Total Quality Management in Libraries. ERIC Digest. 

by Masters, Denise G. 


In the 1950s, the Japanese asked W. Edwards Deming, an American statistician and management theorist, to help them improve their war torn economy. By implementing Deming's principles of total quality management (TQM), Japan experienced dramatic economic growth. In the 1980s, when the United States began to see a reduction in its own world market share in relation to Japan, American business rediscovered Deming. Quality management experts, Joseph Juran and Philip Crosby, also contributed to the development of TQM theories, models, and tools. TQM is now practiced in business as well as in government, the military, education, and in non-profit organizations including libraries (Jurow & Barnard, 1993).

TQM is "a system of continuous improvement employing participative management and centered on the needs of customers" (Jurow & Barnard, 1993). Key components of TQM are employee involvement and training, problem-solving teams, statistical methods, long-term goals and thinking, and recognition that the system, not people, produces inefficiencies. Libraries can benefit from TQM in three ways: breaking down interdepartmental barriers; redefining the beneficiaries of library services as internal customers (staff) and external customers (patrons); and reaching a state of continuous improvement (Jurow & Barnard, 1993).

A library should focus on providing the best services possible, and be willing to change to serve its customers. To determine if changes need to be made, a library administrator might ask: What are our niche markets? What do the customers come in for? How can I look at the efficiency of my library? How do we serve the current customers that exist today? (Total Quality Management, 1995). First learn about the customer, then solve the problems.


Based on his work with Japanese managers and others, Deming (1986; Walton, 1986) outlined 14 steps that managers in any type of organization can take to implement a total quality management program.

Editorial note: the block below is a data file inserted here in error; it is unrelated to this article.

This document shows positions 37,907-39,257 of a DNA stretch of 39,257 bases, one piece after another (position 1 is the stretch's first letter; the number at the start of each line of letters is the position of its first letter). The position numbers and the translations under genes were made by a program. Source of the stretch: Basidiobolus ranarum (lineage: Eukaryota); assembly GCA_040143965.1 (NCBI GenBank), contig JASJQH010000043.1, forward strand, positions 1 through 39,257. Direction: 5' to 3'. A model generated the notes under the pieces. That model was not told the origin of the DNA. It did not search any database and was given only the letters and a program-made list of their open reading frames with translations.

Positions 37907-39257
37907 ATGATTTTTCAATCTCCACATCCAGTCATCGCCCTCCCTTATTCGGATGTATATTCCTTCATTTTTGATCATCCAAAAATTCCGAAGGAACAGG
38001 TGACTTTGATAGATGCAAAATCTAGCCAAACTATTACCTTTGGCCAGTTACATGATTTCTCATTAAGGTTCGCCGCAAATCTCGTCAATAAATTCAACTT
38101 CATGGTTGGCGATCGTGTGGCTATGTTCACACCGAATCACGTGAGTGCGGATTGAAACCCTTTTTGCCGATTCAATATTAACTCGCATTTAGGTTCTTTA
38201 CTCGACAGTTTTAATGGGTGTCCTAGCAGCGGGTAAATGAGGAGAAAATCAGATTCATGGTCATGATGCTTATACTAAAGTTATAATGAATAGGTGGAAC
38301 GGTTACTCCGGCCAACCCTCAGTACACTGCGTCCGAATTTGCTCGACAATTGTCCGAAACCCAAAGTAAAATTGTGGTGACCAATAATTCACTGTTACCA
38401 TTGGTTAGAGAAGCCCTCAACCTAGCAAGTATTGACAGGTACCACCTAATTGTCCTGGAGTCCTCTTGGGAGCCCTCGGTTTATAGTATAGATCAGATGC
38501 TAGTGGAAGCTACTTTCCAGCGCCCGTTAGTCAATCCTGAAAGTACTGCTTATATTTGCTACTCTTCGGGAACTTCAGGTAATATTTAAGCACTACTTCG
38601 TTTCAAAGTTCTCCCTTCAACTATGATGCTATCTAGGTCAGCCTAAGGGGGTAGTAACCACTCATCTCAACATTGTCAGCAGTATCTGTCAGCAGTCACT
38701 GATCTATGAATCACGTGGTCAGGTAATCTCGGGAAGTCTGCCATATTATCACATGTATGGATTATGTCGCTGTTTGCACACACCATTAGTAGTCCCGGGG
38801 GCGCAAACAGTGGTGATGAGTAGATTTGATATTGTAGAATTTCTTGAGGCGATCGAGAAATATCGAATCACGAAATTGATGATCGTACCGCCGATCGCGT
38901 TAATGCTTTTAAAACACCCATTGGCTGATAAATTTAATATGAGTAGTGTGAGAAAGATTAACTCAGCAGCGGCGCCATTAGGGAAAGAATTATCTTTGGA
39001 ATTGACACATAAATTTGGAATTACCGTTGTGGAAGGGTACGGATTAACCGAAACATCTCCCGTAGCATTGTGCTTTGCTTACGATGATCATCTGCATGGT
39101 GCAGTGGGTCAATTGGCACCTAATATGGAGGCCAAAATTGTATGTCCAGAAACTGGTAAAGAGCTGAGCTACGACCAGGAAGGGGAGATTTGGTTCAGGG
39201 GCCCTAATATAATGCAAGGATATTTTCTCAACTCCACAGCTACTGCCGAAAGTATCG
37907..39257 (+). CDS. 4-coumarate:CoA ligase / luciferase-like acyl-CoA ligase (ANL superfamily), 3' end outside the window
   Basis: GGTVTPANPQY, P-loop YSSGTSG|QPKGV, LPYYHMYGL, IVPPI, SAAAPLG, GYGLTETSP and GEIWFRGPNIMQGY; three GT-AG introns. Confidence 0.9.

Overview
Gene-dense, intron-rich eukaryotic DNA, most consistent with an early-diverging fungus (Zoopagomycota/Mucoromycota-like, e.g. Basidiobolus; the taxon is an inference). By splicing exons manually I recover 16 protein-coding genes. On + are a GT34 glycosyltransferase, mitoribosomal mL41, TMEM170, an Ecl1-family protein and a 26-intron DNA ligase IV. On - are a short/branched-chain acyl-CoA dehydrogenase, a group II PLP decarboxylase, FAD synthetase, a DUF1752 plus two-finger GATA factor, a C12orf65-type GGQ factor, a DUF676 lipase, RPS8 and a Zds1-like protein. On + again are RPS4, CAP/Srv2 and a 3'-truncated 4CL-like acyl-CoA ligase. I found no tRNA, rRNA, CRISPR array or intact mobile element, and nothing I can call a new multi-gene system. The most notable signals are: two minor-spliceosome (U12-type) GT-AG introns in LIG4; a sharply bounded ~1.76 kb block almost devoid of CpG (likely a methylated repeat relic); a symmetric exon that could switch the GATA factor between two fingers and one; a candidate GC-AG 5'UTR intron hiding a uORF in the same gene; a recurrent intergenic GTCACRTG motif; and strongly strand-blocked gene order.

1. Create constancy of purpose for improvement of product and service. Contancy of purpose requires innovation, investment in research and education, continuous improvement of product and service, maintenance of equipment, furniture and fixtures, and new aids to production. 

2. Adopt the new philosophy. Management must undergo a transformation and begin to believe in quality products and services. 

3. Cease dependence on mass inspection. Inspect products and services only enough to be able to identify ways to improve the process. 

4. End the practice of awarding business on price tag alone. The lowest priced goods are not always the highest quality; choose a supplier based on its record of improvement and then make a long-term commitment to it. 

5. Improve constantly and forever the system of product and service. Improvement is not a one-time effort; management is responsible for leading the organization into the practice of continual improvement in quality and productivity. 

6. Institute training and retraining. Workers need to know how to do their jobs correctly even if they need to learn new skills. 

7. Institute leadership. Leadership is the job of management. Managers have the responsibility to discover the barriers that prevent staff from taking pride in what they do. The staff will know what those barriers are. 

8. Drive out fear. People often fear reprisal if they "make waves" at work. Managers need to create an environment where workers can express concerns with confidence. 

9. Break down barriers between staff areas. Managers should promote teamwork by helping staff in different areas/departments work together. Fostering interrelationships among departments encourages higher quality decision-making. 

10. Eliminate slogans, exhortations, and targets for the workforce. Using slogans alone, without an investigation into the processes of the workplace, can be offensive to workers because they imply that a better job could be done. Managers need to learn real ways of motivating people in their organizations. 

11. Eliminate numerical quotas. Quotas impede quality more than any other working condition; they leave no room for improvement. Workers need the flexibility to give customers the level of service they need. 

12. Remove barriers to pride of workmanship. Give workers respect and feedback about how they are doing their jobs. 

13. Institute a vigorous program of education and retraining. With continuous improvement, job descriptions will change. As a result, employees need to be educated and retrained so they will be successful at new job responsibilities. 

14. Take action to accomplish the transformation. Management must work as a team to carry out the previous 13 steps.


Many libraries have implemented TQM successfully. Harvard College Library created a task force which rewrote the library's vision statement, and considered changes that would have to be made in order to develop a new organization culture--one that "highlights the changing nature of staff roles and responsibilities in an era of pervasive change" (Clack, 1993). With the help of consultants, Harvard learned about TQM, and found that its principles of service excellence, teamwork, ongoing training and skill building, process/systems focus, continuous improvement, and cooperation across boundaries could help them make the changes they needed.